Letters for November 29, 2001
Your November 22 letter "Jen bashing, Part 3,647,986," is a sarcastic barb directed toward your readership, effectively biting the hand that feeds you. Maybe it's not working out. Maybe Jen isn't suited to be a restaurant critic. By the way, it is indisputable that there is such a thing as New York pizza.
Name-calling for fun and political gain:
In regard to Ashley Fantz's November 15 story, "Long Shot," why am I not surprised at reading that Lois Frankel is a name-calling bigmouth with cat claws that she digs into whoever stands up to her? Cat fights don't belong in politics, though Frankel is sure trying to prove she can succeed by using them. Trying to get noticed by calling our governor a "bum" is not the way to do it, honey! Saying a decent man like Alcee Hastings is related to [Louis] Farrakhan... shame on her! Sending out fliers about Mimi Andrews's being arrested for DUI? Come on; does she really think she belongs in politics?
Florida Panthers vs Detroit Red Wings
TicketsSat., Oct. 28, 7:00pm
Miami Heat vs. Boston Celtics
TicketsSat., Oct. 28, 8:00pm
Florida Panthers vs Tampa Bay Lightning
TicketsMon., Oct. 30, 7:30pm
Miami Heat vs. Minnesota Timberwolves
TicketsMon., Oct. 30, 7:30pm
Nova Southeastern University Sharks Volleyball vs. Lynn University Fighting Knights Womens Volleyball
TicketsTue., Oct. 31, 7:00pm
Another ass-kickin' Israelite heard from:
Adam Pitluk's article on krav maga was very well done ("Fists of Jewry," October 25). There is a man who has been teaching krav maga in Coral Springs. He studied in both Los Angeles and Israel. He has been teaching mostly unnoticed for over four years. His name is Rick Seid, and his Website is www.kravmagen.com. On the site, you will receive further information about the history of krav maga and, as in most things, the controversy surrounding it. Rick Seid is a tremendous teacher, and interestingly enough, a good number of his students are middle-age, white-collar males and females. He has taught law enforcement.
Scott and Barbara Fantell
via the Internet
An affront to journalists everywhere:
There was some good reporting in Susan Eastman's September 27 story, "1984 and Counting" (September 27), specifically how WSVN-Channel 7's reporter claimed not to have been able to reach the firefighters involved in the flag issue at the Opa-locka fire station, even though New Times was able to find them easily by dialing 411. Kudos for exposing shoddy reporting by one of our local so-called news teams. That's the kind of reporting I like to read in New Times and know I won't find in the Miami Herald. But the rest of the article bothered me a lot.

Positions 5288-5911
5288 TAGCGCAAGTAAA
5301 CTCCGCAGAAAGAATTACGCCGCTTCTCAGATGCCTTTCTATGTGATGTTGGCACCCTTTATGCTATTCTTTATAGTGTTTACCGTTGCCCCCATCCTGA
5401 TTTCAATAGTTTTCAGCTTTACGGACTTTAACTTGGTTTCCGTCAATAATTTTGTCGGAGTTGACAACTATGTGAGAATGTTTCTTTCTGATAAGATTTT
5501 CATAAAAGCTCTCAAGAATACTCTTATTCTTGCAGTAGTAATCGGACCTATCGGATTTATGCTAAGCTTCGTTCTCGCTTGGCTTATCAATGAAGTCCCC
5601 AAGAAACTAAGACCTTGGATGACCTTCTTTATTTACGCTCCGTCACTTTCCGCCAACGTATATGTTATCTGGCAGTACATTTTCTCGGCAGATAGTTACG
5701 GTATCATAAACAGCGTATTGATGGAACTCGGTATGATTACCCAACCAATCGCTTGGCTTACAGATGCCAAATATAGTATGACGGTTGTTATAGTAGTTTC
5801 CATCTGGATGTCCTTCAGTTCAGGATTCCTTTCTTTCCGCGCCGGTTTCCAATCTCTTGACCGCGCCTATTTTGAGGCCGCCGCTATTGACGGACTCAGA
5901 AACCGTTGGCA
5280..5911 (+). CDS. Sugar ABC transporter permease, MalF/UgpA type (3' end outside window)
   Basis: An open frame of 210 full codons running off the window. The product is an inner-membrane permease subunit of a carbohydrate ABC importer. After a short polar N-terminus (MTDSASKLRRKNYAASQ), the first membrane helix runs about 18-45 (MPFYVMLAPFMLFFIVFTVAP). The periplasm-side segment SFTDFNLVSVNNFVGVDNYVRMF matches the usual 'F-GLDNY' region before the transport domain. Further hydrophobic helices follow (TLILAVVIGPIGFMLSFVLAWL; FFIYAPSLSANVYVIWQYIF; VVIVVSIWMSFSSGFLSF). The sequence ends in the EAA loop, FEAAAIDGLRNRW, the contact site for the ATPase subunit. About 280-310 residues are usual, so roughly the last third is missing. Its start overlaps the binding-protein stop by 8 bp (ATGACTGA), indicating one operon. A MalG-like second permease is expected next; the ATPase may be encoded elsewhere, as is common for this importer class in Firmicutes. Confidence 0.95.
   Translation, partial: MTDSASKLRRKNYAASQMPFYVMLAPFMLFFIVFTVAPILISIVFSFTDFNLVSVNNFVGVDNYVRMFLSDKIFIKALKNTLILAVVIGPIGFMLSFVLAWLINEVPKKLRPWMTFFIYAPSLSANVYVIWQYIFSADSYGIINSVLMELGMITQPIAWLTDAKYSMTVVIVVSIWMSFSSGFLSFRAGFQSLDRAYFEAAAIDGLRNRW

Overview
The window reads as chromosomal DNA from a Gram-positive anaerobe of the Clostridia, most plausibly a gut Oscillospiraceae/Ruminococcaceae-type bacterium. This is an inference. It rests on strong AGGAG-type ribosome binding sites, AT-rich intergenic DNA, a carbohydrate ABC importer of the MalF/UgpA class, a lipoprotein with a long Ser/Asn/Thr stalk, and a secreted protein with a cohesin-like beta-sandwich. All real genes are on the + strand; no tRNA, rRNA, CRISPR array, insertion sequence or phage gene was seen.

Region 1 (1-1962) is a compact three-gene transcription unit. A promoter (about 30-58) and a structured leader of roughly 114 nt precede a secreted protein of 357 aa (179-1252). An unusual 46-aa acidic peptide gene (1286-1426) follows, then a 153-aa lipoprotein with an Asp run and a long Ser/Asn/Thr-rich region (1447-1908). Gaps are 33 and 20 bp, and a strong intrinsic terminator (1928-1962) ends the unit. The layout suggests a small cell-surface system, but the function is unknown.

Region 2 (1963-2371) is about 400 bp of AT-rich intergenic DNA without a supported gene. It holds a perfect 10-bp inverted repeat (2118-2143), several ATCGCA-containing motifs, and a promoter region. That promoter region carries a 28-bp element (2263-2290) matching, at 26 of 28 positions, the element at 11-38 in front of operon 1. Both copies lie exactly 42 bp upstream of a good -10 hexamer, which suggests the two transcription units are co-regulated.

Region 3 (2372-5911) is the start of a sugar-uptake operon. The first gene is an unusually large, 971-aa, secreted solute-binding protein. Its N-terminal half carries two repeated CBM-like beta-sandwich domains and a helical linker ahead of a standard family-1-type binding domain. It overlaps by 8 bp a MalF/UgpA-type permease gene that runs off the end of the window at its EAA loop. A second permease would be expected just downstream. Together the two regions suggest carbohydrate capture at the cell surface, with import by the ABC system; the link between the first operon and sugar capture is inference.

In my years as an international photojournalist and writer, I covered riots, war, and way too many disasters. That experience informed my belief that her article was unfair both to journalists and to the public. At 49 years old, I may be closer to Dan Rather's age than Eastman's. I've learned that we communicators are merely and gloriously human, and our job is to present readers, viewers, and listeners with as much information about -- and interpretation of -- events as possible. When we are successful we involve the senses, not just the intellect.
Citizens turn to seasoned journalists to get not only the facts but also the flavor of the event. Sometimes it's communicated through a vivid photo. Sometimes it's through a voice breaking with emotion. Who among my generation and older will ever forget Walter Cronkite's voice as he announced the death of President Kennedy? So to criticize Dan Rather for crying or Diane Sawyer for expressing her feelings is simply unfair. Readers and viewers want and deserve more than a teletype version of the news.
I am a Democrat, a liberal, and no fan of President Bush. But to have denigrated our president by using the nickname "Dubya" during this time of true national crisis was to trivialize the trauma of our nation.
On the same morning I read Eastman's piece, I also read a Herald page 2 story by Lenny Savino ("Red Flags All Over the Place") on how the warning signs of impending disaster were ignored by the intelligence community, which relied on past history to form its view of future risk. Now, there was a story worth reading. It shed new light. In fact, it was the kind of piece I would have expected brilliant investigative reporters at New Times to write.
Sorry, New Times, but instead of brilliance, I felt Eastman's article was mostly a waste of critical thinking.
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